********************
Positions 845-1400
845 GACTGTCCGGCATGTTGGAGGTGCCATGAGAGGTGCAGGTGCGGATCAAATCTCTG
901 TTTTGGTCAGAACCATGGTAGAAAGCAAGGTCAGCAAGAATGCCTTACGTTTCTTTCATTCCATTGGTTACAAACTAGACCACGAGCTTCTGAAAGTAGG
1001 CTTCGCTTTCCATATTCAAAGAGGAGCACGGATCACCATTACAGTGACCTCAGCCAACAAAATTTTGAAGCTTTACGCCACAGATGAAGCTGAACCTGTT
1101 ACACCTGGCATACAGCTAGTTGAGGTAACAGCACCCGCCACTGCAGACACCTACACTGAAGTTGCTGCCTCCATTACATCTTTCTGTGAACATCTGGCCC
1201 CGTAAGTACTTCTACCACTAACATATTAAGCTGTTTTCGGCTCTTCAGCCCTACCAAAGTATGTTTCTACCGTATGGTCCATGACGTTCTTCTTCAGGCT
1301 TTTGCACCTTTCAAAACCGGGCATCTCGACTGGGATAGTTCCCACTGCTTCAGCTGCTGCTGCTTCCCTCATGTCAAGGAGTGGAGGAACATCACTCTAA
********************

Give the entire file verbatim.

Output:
Positions 845-1400
845 GACTGTCCGGCATGTTGGAGGTGCCATGAGAGGTGCAGGTGCGGATCAAATCTCTG
901 TTTTGGTCAGAACCATGGTAGAAAGCAAGGTCAGCAAGAATGCCTTACGTTTCTTTCATTCCATTGGTTACAAACTAGACCACGAGCTTCTGAAAGTAGG
1001 CTTCGCTTTCCATATTCAAAGAGGAGCACGGATCACCATTACAGTGACCTCAGCCAACAAAATTTTGAAGCTTTACGCCACAGATGAAGCTGAACCTGTT
1101 ACACCTGGCATACAGCTAGTTGAGGTAACAGCACCCGCCACTGCAGACACCTACACTGAAGTTGCTGCCTCCATTACATCTTTCTGTGAACATCTGGCCC
1201 CGTAAGTACTTCTACCACTAACATATTAAGCTGTTTTCGGCTCTTCAGCCCTACCAAAGTATGTTTCTACCGTATGGTCCATGACGTTCTTCTTCAGGCT
1301 TTTGCACCTTTCAAAACCGGGCATCTCGACTGGGATAGTTCCCACTGCTTCAGCTGCTGCTGCTTCCCTCATGTCAAGGAGTGGAGGAACATCACTCTAA